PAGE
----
Growers in US, Canada and Australia
back GM wheat
Growers in US, Canada and Australia have taken a huge first step in agreeing to support an eventual commercialization of biotech wheat varieties, hopefully protecting them from international backlash.
May 19, 2009 – Kansas City, Missouri – Growers in US, Canada and Austrailia have taken a huge first-step in
agreeing to support an eventual commercialization of biotech wheat
varieties, hopefully protecting them from international backlash if
such a variety is introduced.
Farm groups from the world's top wheat-exporting nations report they reached an agreement late last week, on an agreement to support a "synchronized" commercialization of biotech traits in wheat.
Though any market roll-out of a genetically altered wheat would be years away, the National Association of Wheat Growers (NAWG) said Thursday it had signed up grain growers in Canada and Australia in a deal that would align the nations against any international backlash if and when a biotech wheat was introduced.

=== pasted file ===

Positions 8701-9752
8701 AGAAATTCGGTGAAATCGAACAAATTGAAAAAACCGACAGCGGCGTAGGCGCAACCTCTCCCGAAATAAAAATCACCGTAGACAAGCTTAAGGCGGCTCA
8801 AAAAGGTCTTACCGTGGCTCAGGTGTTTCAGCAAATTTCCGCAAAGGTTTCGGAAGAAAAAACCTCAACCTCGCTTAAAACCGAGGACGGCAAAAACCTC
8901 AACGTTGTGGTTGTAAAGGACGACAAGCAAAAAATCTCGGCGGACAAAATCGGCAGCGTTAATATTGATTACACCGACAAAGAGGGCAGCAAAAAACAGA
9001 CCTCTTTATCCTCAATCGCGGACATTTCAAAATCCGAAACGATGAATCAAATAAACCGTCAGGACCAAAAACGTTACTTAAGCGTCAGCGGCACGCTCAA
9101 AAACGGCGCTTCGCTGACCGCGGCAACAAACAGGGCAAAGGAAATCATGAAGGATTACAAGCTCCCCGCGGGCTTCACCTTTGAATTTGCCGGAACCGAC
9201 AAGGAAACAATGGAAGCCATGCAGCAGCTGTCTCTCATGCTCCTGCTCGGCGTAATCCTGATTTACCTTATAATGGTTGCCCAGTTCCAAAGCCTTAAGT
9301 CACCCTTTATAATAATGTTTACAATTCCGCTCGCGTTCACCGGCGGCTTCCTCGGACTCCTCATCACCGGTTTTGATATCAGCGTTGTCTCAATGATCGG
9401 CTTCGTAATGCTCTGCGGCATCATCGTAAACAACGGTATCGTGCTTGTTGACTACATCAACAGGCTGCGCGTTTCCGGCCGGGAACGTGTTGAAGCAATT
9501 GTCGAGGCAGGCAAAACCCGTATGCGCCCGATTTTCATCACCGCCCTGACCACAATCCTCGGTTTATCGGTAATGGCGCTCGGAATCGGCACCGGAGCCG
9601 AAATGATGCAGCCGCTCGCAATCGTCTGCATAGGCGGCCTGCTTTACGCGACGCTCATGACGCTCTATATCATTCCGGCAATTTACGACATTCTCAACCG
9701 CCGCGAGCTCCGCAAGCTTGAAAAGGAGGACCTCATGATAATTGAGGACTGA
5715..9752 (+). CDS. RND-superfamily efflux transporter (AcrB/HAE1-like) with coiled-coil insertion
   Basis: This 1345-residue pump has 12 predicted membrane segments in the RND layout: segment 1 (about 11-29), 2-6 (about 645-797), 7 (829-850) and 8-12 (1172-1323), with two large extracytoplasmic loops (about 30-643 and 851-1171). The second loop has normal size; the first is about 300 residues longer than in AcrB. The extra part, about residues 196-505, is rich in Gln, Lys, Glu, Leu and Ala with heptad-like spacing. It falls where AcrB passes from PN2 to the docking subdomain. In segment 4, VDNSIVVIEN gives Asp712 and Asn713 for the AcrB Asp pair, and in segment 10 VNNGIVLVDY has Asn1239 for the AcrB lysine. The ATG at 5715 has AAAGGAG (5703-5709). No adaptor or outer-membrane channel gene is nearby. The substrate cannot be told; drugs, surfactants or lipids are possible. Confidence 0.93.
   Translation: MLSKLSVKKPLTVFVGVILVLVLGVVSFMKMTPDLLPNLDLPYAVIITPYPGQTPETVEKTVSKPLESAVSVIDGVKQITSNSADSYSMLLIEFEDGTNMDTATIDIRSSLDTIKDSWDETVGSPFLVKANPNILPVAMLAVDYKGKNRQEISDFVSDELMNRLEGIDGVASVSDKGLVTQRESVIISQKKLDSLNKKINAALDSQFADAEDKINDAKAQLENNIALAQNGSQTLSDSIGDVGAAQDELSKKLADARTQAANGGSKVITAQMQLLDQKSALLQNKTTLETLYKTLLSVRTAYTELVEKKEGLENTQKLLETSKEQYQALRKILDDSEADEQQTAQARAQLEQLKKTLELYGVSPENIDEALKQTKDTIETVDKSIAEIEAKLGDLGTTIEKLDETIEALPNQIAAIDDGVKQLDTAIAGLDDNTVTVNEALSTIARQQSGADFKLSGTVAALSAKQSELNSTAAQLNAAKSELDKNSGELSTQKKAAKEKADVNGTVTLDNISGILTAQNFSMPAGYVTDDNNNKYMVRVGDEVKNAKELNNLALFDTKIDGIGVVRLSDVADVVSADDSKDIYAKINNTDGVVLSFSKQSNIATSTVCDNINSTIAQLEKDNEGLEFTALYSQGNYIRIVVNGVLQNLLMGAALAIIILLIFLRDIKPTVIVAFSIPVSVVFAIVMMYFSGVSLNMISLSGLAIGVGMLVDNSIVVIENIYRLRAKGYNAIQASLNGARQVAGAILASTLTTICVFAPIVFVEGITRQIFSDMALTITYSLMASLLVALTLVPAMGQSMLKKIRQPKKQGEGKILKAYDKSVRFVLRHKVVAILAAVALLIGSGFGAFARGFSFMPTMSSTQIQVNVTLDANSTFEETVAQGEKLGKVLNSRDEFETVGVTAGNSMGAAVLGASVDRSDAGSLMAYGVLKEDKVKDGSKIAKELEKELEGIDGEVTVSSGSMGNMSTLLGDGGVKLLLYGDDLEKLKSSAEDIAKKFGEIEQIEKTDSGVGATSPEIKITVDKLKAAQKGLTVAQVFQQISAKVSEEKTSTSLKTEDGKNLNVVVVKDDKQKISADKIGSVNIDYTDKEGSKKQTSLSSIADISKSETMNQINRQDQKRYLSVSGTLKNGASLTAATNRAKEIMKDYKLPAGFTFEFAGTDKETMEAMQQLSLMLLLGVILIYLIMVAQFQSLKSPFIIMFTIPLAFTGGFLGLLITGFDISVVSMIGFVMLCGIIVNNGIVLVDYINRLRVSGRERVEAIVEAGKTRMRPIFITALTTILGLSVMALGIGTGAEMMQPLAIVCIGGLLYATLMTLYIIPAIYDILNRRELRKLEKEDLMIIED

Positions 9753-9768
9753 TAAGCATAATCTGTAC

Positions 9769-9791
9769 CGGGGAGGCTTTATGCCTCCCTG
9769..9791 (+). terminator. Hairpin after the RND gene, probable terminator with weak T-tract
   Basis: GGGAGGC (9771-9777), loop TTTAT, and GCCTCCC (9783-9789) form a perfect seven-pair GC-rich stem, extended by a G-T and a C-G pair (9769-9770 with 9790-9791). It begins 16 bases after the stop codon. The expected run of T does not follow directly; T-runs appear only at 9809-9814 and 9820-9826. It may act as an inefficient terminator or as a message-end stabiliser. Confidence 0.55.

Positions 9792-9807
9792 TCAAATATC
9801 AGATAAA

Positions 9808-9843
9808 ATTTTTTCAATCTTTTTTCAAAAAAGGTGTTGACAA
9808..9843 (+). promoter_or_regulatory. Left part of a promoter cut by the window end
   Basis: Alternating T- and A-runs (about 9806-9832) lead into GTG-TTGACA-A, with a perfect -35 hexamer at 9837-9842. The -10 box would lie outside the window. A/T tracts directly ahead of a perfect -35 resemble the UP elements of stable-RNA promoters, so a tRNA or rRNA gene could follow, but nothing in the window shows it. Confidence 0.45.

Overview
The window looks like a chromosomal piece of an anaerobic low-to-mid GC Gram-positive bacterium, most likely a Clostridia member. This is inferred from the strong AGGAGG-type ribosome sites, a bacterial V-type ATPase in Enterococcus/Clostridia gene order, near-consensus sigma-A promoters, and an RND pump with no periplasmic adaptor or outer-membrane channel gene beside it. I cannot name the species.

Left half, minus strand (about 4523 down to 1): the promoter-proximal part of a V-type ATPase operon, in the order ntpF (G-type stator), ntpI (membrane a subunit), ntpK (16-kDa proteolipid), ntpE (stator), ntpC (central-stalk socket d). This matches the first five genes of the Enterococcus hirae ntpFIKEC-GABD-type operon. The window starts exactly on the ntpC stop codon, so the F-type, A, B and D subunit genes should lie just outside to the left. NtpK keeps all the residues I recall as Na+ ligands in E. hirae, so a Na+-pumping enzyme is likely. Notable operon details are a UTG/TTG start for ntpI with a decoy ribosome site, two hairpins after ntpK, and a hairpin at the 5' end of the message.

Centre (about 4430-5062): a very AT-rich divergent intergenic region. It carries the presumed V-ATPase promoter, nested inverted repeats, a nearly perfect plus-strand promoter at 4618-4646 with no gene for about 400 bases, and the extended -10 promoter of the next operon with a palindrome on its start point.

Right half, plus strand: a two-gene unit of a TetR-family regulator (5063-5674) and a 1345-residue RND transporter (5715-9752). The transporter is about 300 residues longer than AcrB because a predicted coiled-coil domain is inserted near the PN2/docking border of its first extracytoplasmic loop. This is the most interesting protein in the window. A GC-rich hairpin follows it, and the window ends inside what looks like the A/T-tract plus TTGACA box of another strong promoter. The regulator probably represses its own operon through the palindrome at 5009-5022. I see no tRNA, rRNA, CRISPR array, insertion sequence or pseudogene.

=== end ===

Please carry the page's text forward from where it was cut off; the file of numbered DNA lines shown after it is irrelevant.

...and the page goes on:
The united front also was intended as an invitation to biotech companies to push forward with biotech wheat development.
"This is a big, long-term issue for producers," said NAWG CEO Daren Coppock. "We agree it is in our best interest to work together. And we are trying to send a strong signal to developers so they can move ahead."
The key food crop currently lacks any genetically altered seed options, unlike corn and soybeans, which have been tinkered with by a variety of biotech agricultural companies.
Wheat farmers who have eyed advancements made in other crops say similar genetically altered opportunities for wheat could help them increase yields and become more profitable.
Tops on the wish list are drought-tolerant wheat and wheat that makes more efficient use of nitrogen.